Nearly 70% of patients will develop recurrent disease in 2 years, and up to 50% will experience a recurrence within the liver alone [131].
The NCCN guidelines provide three treatment options for patients with CRC and synchronous and resectable LM: (1) synchronous or staged colectomy with resection of metastatic disease followed by 6 months of adjuvant ChT; (2) neoadjuvant ChT (NAChT) (2–3 months) followed by synchronous or staged colectomy and resection of the metastatic diseases supported by a remaining 3–4 months of adjuvant therapy; (3) colectomy followed by ChT (2–3 months) and staged resection of liver disease with 3–4 months remaining adjuvant ChT.
In fact, both American and European Guidelines recognize the role of chemotherapy and recommend the use of 6 months of an oxaliplatin-based regimen in addition to surgery [29,30,56]. However, the timing of this treatment remains unclear, and both perioperative and post-operative treatments offer potential advantages and disadvantages.
The ChT drugs preferred are FOLFOX or CAPEOX followed by FOLFIRI or FOLFIRINOX. Besides the double or triple schemes, the addition of a target agent leads to a more effective treatment. Patients with RAS mutant CRC should be treated with bevacizumab.
The main advantages and limitations of each treatment option approach will be mentioned below.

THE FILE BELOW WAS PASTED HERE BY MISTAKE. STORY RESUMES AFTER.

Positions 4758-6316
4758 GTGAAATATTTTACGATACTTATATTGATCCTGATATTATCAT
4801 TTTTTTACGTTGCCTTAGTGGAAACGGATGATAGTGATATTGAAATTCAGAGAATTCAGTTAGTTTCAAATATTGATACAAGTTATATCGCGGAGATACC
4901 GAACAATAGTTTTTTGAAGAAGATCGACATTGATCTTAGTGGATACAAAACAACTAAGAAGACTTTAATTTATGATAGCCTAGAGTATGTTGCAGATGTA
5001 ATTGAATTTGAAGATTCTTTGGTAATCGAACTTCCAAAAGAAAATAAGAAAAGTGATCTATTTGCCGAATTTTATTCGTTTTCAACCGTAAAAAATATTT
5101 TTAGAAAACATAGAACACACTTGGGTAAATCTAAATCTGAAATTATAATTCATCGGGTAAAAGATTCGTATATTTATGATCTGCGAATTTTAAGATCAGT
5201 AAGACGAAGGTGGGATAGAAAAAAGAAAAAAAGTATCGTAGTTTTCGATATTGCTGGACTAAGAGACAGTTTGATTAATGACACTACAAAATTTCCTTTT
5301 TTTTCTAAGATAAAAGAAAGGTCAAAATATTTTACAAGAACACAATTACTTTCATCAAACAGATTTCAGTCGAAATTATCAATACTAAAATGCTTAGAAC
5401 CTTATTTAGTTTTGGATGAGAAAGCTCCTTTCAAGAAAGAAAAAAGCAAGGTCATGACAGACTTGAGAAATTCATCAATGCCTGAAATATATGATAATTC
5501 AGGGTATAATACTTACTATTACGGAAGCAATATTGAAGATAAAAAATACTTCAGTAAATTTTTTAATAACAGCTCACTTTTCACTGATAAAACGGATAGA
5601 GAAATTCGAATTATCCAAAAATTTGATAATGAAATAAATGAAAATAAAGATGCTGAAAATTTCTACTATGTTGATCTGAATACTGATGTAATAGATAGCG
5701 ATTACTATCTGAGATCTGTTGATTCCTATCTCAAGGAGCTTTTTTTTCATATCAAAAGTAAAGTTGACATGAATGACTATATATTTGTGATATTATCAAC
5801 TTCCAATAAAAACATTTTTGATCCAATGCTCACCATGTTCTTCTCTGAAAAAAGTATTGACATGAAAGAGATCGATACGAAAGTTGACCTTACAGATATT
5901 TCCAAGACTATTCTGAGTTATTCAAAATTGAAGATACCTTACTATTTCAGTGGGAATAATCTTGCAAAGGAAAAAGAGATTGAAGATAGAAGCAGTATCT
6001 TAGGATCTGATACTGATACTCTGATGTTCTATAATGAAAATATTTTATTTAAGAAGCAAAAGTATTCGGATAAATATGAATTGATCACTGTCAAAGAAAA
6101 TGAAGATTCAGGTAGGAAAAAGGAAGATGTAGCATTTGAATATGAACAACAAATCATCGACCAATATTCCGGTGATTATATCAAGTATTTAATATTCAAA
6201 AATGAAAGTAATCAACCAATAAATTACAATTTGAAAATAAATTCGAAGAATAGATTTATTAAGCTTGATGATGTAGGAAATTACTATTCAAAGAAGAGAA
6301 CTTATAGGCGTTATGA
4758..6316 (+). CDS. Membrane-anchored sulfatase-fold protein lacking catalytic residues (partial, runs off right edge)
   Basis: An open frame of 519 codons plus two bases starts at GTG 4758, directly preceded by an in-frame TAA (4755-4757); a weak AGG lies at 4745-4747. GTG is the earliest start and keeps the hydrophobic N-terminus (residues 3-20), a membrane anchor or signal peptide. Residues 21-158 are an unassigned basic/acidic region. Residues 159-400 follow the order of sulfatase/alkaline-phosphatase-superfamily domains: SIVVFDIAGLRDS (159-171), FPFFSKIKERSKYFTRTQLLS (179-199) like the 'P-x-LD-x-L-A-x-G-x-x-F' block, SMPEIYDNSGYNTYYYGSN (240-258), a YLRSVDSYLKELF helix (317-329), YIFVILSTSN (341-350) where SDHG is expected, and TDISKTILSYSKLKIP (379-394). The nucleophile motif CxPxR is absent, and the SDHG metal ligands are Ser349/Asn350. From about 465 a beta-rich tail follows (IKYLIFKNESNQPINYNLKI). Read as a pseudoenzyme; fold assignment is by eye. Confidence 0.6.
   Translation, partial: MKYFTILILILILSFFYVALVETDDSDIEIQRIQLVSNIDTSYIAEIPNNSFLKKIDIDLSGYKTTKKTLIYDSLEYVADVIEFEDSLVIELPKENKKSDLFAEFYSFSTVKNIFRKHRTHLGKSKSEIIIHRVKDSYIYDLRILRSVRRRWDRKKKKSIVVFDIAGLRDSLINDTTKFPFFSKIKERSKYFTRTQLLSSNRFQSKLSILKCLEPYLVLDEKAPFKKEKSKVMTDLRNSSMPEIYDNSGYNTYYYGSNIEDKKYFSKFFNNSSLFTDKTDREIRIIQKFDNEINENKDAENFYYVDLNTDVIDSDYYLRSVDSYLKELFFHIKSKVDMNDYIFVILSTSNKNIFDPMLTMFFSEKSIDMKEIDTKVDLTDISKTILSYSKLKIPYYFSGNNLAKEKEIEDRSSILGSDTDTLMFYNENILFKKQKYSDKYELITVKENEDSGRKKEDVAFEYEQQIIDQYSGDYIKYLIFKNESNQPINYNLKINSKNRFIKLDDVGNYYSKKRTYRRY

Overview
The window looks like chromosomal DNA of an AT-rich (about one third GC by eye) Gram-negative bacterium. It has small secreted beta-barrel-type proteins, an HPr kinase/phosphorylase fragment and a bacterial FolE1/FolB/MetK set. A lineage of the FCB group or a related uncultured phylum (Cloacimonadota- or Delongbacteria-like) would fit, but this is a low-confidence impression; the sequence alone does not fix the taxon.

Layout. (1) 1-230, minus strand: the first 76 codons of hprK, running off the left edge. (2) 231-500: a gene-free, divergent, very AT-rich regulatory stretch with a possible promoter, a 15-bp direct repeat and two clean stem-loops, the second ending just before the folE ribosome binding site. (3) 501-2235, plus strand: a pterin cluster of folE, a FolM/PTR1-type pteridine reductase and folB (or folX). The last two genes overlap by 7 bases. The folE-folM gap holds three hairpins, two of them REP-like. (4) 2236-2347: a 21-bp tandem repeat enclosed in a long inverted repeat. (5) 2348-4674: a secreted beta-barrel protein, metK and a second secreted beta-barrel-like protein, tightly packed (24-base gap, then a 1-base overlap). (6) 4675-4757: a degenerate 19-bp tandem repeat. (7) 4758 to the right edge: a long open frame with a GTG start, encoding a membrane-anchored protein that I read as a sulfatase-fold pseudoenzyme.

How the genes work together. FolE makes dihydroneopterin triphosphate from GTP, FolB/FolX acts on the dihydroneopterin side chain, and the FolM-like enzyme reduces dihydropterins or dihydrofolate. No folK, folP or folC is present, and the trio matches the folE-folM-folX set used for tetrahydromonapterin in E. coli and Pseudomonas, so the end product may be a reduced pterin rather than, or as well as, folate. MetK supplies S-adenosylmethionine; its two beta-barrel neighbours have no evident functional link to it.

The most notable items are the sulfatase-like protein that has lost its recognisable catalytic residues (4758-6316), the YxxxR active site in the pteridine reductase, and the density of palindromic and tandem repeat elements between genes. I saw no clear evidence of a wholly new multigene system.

8.1. CRCLM—Neoadjuvant ChT

The increasingly effective systemic drugs have prompted interest in preoperative or neoadjuvant treatment prior to liver resection. Neoadjuvant ChT is not questionable as conversion therapy in cases of borderline resectable lesions, which will make the liver resection feasible in the case of unresectable ones or easier by reducing the lesion size or in the algorithm of rectal tumors. In the rest of the cases, it should be considered case-by-case.
For patients with R0 resectable and favorable oncological criteria with up to four lesions, metachronous presentation and liver-only site, there is no level 1 evidence to support the improved survival with upfront ChT, and upfront surgery should be performed. Some centers will administer neoadjuvant ChT for nearly all patients with resectable CRCLM to select who will benefit most from resection, particularly in patients with a synchronous presentation of metastatic disease.
The ideal selection criteria, specific drug scheme and duration of neoadjuvant chemotherapy, and the best way in which chemotherapy should be interdigitated with surgery in patients who present with synchronous metastatic disease have not been well defined.
A randomized controlled trial showed some benefit to disease-free survival but no benefit of overall survival if neoadjuvant ChT with FOLFOX was used in upfront resectable LM [132,133]. Other retrospective studies showed no benefits [134].
The European Organization for Research and Treatment of Cancer trial of 40,983 patients showed no improvement in OS or DFS when compared with patients summited to six cycles of FOLFOX pre-operatively and six cycles post-operatively versus surgery alone [133].